- 1 Description
- 2 General info
- 3 Armaments
- 4 Usage in battles
- 5 History
- 6 Media
- 7 See also
- 8 External links
The G6 is a rank IV British tank destroyer with a battle rating of 7.0 (AB/RB/SB). It was introduced in Update "Danger Zone".
Often referred to as the "G6 Rhino" or simply the "Rhino", it entered service and serial production with the South African Army in 1988. It was a self-propelled version of the G5 Howitzer series. It has been operated not only by the South African Army, but also Oman and the United Arab Emirates, a combined total of just over 100 exports. It has seen combat in the South African Border War as well as the ongoing Yemeni Civil War.
In War Thunder, it has situational utility as a support vehicle, specialising in long-range support by exploiting positional advantages earlier than other vehicles. The firepower of the G6 is exceptional, with one of the most potent high explosive rounds in the game, capable of taking out almost any target in just a single hit. Despite having high top speed, it performs quite poorly in the mobility department. It has low off-road speeds, extremely poor acceleration, and - like all wheeled vehicles - has a large turning circle which is further exacerbated by the extreme size of the vehicle. This size makes it vulnerable to spotting and identification, so stealth is generally hard to pull off in this SPG. Compounding this issue, it has poor armour, just barely protecting it against high calibre machine guns at 200 m range. Autocannons, and artillery are consequentially extremely dangerous for this vehicle.
Survivability and armour
The armour of the G6 is negligible. It is no thicker than 20 mm, with the overwhelming majority of the vehicle being protected by 15 mm of angled rolled homogeneous armour (RHA). This only completely protects against rifle calibre machineguns. High calibre machineguns will tear the G6 apart from about 200 m away. Because of this, APHE rounds fired by most Soviet tanks may pass through doing minimal damage, due to a higher fuse threshold than that of the armour (19 mm vs 15 mm). The crew of 6 also means that it is difficult to whittle down the number of crew members, granting extra survivability.
There are screens between driver, engine and the turret crew. They are able to stop APHE and HEAT from going any further upon hull penetration, and will slow down the fires, but will never stop APDS or pure AP. It is worth noting, that armour around engine is only 8 mm thick, so if enemy fires APHE at the engine from the side, nothing drastic will happen either. This increases G6 survivability against ignorant enemies which do not immediately fire at the turret.
The charges (ammo racks) are protected by additional screens which prevents them from being detonated by HMG or random shrapnel (although, if shrapnel managed to reach them, the tank crew is probably already done for)
8 x 155 mm smoke grenade launchers provide adequate cover in emergencies.
- Rolled homogeneous armour (Hull, Turret)
|Armour||Front (Slope angle)||Sides||Rear||Roof|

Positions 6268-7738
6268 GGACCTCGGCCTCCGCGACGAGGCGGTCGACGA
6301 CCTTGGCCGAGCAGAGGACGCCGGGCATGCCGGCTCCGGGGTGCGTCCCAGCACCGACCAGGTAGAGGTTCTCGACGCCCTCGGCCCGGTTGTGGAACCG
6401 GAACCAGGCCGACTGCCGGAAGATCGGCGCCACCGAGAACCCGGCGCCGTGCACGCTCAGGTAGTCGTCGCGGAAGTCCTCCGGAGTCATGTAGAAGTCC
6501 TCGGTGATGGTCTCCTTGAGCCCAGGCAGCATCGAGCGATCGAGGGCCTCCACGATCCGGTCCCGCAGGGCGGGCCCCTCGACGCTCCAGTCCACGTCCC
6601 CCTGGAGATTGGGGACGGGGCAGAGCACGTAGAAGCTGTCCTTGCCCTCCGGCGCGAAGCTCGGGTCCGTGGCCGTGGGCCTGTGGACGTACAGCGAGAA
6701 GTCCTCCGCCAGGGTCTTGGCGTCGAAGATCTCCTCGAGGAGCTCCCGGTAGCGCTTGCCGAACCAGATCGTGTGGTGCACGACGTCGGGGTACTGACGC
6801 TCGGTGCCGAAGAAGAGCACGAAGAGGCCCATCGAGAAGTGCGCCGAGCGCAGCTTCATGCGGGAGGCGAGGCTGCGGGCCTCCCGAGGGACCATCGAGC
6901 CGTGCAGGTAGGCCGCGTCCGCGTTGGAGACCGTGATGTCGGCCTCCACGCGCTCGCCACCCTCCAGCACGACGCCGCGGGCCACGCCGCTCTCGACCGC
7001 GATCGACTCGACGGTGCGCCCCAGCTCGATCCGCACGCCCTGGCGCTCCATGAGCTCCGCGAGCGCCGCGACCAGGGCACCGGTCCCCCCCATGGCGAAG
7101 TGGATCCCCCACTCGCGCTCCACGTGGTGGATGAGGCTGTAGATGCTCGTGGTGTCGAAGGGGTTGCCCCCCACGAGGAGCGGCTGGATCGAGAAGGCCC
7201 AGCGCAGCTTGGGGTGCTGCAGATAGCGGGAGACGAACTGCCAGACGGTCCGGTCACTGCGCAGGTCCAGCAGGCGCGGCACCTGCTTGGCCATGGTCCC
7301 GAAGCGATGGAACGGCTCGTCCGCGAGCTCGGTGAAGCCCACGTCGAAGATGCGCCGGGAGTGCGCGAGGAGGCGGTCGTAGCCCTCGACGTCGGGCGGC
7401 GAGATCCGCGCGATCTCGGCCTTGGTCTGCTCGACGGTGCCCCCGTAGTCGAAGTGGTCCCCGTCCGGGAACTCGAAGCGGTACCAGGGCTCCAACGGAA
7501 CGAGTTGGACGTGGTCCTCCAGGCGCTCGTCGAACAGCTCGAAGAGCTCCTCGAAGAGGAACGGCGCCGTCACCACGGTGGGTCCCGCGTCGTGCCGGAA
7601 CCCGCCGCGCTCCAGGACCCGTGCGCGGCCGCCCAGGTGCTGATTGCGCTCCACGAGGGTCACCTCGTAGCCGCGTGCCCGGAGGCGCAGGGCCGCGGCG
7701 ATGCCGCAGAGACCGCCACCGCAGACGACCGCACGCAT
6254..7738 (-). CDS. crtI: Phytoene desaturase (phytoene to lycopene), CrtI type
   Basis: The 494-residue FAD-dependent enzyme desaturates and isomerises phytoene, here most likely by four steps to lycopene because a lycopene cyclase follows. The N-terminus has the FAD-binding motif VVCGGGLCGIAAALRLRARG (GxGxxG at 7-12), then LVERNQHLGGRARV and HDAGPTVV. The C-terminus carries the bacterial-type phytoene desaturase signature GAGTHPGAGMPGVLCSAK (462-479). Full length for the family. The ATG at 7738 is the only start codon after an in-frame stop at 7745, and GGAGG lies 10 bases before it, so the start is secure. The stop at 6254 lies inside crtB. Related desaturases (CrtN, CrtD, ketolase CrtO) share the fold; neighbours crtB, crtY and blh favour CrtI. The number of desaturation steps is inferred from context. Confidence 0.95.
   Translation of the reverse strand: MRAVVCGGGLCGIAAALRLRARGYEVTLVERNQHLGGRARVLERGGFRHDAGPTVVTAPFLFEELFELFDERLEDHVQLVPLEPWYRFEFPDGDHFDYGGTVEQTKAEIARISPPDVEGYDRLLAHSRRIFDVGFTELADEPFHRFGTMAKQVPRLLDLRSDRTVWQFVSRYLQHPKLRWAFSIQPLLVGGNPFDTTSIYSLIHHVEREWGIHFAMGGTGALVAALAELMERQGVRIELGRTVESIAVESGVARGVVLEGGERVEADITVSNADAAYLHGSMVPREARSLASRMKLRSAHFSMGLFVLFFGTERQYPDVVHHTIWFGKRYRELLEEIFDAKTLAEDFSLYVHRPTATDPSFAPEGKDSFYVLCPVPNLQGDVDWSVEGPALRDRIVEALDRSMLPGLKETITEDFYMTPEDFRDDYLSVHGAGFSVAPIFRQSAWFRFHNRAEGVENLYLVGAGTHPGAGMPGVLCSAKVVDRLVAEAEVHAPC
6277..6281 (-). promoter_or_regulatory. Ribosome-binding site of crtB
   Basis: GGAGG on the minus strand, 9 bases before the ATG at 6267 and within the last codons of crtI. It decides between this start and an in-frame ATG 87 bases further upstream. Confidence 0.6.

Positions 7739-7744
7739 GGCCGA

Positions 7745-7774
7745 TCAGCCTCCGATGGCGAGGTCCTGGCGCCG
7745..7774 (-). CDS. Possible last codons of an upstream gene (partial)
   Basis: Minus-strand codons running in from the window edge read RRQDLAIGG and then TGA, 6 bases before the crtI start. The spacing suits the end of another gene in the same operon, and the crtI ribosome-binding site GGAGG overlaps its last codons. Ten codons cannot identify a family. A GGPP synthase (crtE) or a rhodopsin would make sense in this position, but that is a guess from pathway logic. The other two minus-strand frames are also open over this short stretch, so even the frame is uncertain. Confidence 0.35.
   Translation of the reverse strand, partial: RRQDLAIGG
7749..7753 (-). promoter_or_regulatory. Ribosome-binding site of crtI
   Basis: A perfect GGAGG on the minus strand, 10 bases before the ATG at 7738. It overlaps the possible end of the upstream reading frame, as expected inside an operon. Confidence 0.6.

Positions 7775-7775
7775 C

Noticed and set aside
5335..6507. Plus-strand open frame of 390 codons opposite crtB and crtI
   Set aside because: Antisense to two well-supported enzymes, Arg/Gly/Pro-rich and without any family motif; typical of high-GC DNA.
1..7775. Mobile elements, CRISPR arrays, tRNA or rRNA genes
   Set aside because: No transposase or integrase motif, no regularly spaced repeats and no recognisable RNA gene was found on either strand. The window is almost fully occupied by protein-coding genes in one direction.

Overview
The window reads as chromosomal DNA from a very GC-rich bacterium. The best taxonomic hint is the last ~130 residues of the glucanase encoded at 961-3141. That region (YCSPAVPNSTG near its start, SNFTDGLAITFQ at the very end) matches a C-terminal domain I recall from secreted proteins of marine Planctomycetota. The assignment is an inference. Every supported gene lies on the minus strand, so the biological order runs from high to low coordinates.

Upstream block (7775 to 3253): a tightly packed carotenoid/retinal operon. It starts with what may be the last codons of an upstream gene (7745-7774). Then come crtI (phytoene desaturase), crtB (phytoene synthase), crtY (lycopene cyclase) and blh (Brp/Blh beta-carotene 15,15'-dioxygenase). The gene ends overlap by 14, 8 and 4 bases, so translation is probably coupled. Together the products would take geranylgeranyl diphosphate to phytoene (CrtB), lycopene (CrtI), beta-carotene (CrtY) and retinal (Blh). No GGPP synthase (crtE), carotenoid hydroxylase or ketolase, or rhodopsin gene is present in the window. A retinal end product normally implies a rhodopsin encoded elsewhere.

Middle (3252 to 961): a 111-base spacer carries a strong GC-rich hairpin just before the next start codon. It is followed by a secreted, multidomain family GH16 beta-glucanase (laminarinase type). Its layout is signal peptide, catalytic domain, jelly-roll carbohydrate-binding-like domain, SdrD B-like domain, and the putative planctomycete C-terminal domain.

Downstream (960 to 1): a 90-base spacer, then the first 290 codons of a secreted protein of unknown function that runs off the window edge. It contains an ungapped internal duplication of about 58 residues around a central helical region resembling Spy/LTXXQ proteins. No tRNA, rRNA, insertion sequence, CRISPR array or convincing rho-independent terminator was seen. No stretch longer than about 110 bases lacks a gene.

|Hull|| 10 mm (42-44°/69°)Upper Front Plate
20 mm (50°) Lower Front Plate
| 15 mm (0-21°)
8 mm (7-13°) Engine Cover
| 10 mm
15 mm Ammunition stowage
|15 mm (87-90°)|
|Turret|| 15 mm (31-46°) Turret face
10 mm (0-28°) Gun mantlet
| 15 mm (21°)
10 mm (13-19°) Storage
| 15 mm (12°)
10 mm (13-19°) Storage
|Cupolas||15 mm (cylindrical)|
- Wheels are 10 mm thick
- Gun steel is 40 mm thick
- Bulletproof glass is 50 mm thick
- Floor armour is 15 mm thick RHA
On paper, it would seem that the G6 would have excellent mobility, with a top speed exceeding 53 mph (86 km/h).
However, this is somewhat deceiving as in reality it's the same chassis as Ratel 90, now carrying even heavier load. the mobility of the G6 is very limited. The top offroad speed is 46 km/h, sometimes reaching 52 km/h. Not only it has very poor acceleration, but as a wheeled vehicle it severely lags behind with regards to off-road performance and turn rate. Adding to this, its immense size and length means that it has an even larger turning radius, with no neutral steering or ability to turn on the spot. It also lacks adequate breaking speed, taking a long period to come to a stop, and longer still to stabilise the primary armament.
In summary, the vehicle is fast on roads, however it lacks in off-road capability, acceleration, deceleration, responsiveness to input, and turning area.
|Game Mode||Max Speed (km/h)||Weight (tons)||Engine power (horsepower)||Power-to-weight ratio (hp/ton)|
Modifications and economy
The primary - and only - armament of the G6 is the 155 mm G6 L/45 cannon. It has exceptional explosive filler in both its M1 HE and M1 PF HE shells. Shells have the highest HE muzzle velocity of 897 m/s and penetration at "only" 63 mm, which they make up for with overpressure damage, allowing G6 to punch well above its weight. This allows it to obliterate practically any target in one hit, even the M48A1 which can shrug off the 61 mm penetration HE shells may collapse when hit by M1. Very few exceptions like the T32E1 can sustain hull roof shots.
The primary armament is also able to fire smoke shells which can conceal it or allies for a prolonged period of time, potentially forever, if necessary (30 seconds duration versus 20 seconds reload).
On the other hand, the reloading rate is abysmal, clocking in at a little under 20 seconds and being the slowest among the artillery tanks. It is reloading much faster than the FV4005, so it is by no means helpless, but if a shot misses or fails to destroy the enemy, it will most likely be the death of the G6.